U.S. to cut carrier presence in Persian Gulf
WASHINGTON -- The Pentagon is cutting its aircraft carrier presence in the Persian Gulf region from two carriers to one, the Defense Department announced Wednesday, in a move that represents one of the most significant effects of budget cuts on the U.S. military presence overseas. The decision comes as Washington struggles to find a way to avoid sharp automatic spending cuts set to strike the Pentagon and domestic programs next month.
Defense Secretary Leon Panetta has approved keeping one carrier in the Persian Gulf region. The U.S. has maintained two aircraft carrier groups in the gulf for most of the last two years.
Panetta has been leading a campaign to replace the automatic cuts he warns would "hollow out" the military, and the Pentagon has been providing greater details on the cuts it would have to make if Congress fails to both replace them and agree on a 2013 defense budget bill. The carrier decision is one of the most significant announcements made thus far.
Plans for the USS Harry S. Truman to deploy to the gulf later this week have been canceled. The USS Dwight D. Eisenhower, brought home from the gulf in December for the resurfacing of its flight deck and other maintenance, will return later this month and stay until about summer. The USS John C. Stennis will leave the gulf and return home after the Eisenhower arrives.
Pentagon press secretary George Little issued a statement Wednesday afternoon confirming the carrier decision.
Little said the Navy asked Panetta to delay the deployments of the Truman and the USS Gettysburg, a guided-missile cruiser, because of budget uncertainty.
"This prudent decision enables the U.S. Navy to maintain these ships to deploy on short notice in the event they are needed to respond to national security contingencies," Little said, adding that the U.S. will maintain "robust military presence" in the region.
In 2010, then-Defense Secretary Robert Gates approved a formal directive to keep two carrier groups in the gulf amid escalating tensions with Iran. It has been part of a U.S. show of force in the region, particularly in an effort to ensure that the critical Strait of Hormuz remains open to naval traffic.
Iran repeatedly has threatened to close the strategic waterway, which is the transit route for about a fifth of the world's oil supply, in retaliation for increased Western-led sanctions.
The Pentagon blamed the decision on budget shortfalls in the current fiscal year spending as well as the threat of across-the-board automatic budget cuts that will be triggered if Congress doesn't act to stop them by the beginning of March. Congress has not approved a budget for this fiscal year, and instead has been passing bills to continue the same level of spending as last year. As a result, the Pentagon is operating on less money than it budgeted for this year.
On Wednesday, Panetta laid out a grim list of spending cuts the Pentagon will have to make in the coming weeks that he said will seriously damage the country's economy and degrade the military's ability to respond to a crisis.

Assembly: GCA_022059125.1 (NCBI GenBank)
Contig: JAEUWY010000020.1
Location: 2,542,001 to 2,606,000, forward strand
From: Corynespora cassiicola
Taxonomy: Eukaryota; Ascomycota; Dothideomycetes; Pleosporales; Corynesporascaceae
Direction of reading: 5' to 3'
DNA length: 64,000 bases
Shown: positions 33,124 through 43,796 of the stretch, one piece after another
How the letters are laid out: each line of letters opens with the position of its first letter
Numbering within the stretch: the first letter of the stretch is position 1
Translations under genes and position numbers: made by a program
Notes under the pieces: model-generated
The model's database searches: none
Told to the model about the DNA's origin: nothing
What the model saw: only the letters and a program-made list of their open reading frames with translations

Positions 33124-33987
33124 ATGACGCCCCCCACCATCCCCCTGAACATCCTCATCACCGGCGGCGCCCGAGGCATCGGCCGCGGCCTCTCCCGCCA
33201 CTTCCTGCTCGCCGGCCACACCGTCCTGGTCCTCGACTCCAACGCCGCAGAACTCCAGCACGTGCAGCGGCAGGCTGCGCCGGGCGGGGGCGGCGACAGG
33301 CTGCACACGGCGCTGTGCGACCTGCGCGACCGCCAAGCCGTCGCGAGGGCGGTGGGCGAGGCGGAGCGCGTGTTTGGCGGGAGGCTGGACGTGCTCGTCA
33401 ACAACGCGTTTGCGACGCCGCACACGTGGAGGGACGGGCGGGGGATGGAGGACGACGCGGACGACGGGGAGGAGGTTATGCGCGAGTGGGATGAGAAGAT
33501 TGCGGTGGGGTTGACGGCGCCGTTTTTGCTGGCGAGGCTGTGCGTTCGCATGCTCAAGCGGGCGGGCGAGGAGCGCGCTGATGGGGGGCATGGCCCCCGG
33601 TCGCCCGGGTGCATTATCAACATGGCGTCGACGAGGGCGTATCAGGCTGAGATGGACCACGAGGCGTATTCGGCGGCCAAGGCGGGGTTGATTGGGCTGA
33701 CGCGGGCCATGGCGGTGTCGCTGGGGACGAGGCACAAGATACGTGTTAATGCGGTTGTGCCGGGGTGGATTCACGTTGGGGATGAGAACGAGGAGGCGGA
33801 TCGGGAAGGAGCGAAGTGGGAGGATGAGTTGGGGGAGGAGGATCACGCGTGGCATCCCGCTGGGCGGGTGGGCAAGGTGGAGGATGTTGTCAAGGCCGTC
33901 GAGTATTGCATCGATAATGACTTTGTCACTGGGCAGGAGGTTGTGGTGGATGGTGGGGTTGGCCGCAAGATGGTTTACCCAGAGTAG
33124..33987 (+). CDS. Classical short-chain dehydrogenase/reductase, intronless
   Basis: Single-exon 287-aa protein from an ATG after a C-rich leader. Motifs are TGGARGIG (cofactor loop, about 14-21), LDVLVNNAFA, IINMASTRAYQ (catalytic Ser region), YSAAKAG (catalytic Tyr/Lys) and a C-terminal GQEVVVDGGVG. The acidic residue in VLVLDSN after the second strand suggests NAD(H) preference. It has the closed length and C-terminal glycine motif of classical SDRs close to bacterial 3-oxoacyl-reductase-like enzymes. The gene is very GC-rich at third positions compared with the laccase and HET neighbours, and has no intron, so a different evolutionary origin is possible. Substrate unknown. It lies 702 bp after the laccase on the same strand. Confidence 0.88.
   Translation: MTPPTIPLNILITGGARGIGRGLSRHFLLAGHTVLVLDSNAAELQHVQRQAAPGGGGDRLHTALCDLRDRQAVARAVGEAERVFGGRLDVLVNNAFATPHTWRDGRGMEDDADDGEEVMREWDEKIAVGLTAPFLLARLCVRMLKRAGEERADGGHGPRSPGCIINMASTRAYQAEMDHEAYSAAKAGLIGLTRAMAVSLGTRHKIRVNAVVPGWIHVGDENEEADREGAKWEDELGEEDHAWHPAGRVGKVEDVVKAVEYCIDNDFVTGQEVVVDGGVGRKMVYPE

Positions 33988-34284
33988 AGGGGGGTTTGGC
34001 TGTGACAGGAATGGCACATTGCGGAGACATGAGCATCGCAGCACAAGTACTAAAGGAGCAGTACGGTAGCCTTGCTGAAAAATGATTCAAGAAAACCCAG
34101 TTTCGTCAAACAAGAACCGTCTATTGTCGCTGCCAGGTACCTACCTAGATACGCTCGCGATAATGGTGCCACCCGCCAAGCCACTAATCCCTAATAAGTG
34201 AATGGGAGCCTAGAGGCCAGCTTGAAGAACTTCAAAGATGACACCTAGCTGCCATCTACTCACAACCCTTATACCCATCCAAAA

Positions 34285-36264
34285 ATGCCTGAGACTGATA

Criticizing members of Congress as irresponsible, Panetta said lawmakers are willing to push the country off a fiscal cliff to damage their political opponents.
If Congress doesn't pass a budget, Panetta said, the Pentagon will have to absorb $46 billion in spending reductions in this fiscal year and will face a $35 billion shortfall in operating expenses.
"My fear is that there is a dangerous and callous attitude that is developing among some Republicans and some Democrats, that these dangerous cuts can be allowed to take place in order to blame the other party for the consequences," Panetta said in a speech at Georgetown University. "This is a kind of `so what?' attitude that says, `Let's see how bad it can get in order to have the other party blink."'
On Capitol Hill, a group of GOP lawmakers from House and Senate offered a plan to cut the federal workforce and use the savings to replace some $85 billion in across-the-board budget cuts to the Pentagon and domestic programs.
The legislation reprises a plan offered last year that failed to advance.
In separate, highly detailed memos sent to Congress, the military services described widespread civilian furloughs, layoffs and hiring freezes that will hit workers all around the country. Overall, the military will furlough 800,000 civilian workers for 22 days, spread across more than five months, and will lay off as many as 46,000 temporary and contract employees.
The Navy says it will cease deployments to South America and the Caribbean and limit those to Europe.
The Air Force warned that it would cut operations at various missile defense radar sites from 24 hours to eight hours. The Army said it would cancel training center rotations for four brigades and cancel repairs for thousands of vehicles, radios and weapons.
"These steps would seriously damage the fragile American economy, and they would degrade our ability to respond to crisis precisely at a time of rising instability across the globe," Panetta said, adding that the self-made crisis "undermines the men and women in uniform who are willing to put their lives on the line in order to protect this country."
In addition to all of the more immediate cuts, U.S. troops are also likely to see a smaller pay hike next year than initially planned, due to strains on the budget. According to a defense official, the Pentagon will recommend that the military get a 1 percent pay increase in 2014, instead of a 1.7 percent raise. The official was not authorized to discuss the policy publicly and spoke on condition of anonymity.
The Georgetown appearance was likely one of Panetta's last speeches as defense secretary. He is set to leave the Pentagon this month. Former Republican Sen. Chuck Hagel has been nominated to take his place, but the Senate Armed Services Committee on Wednesday announced its vote on the matter was being delayed.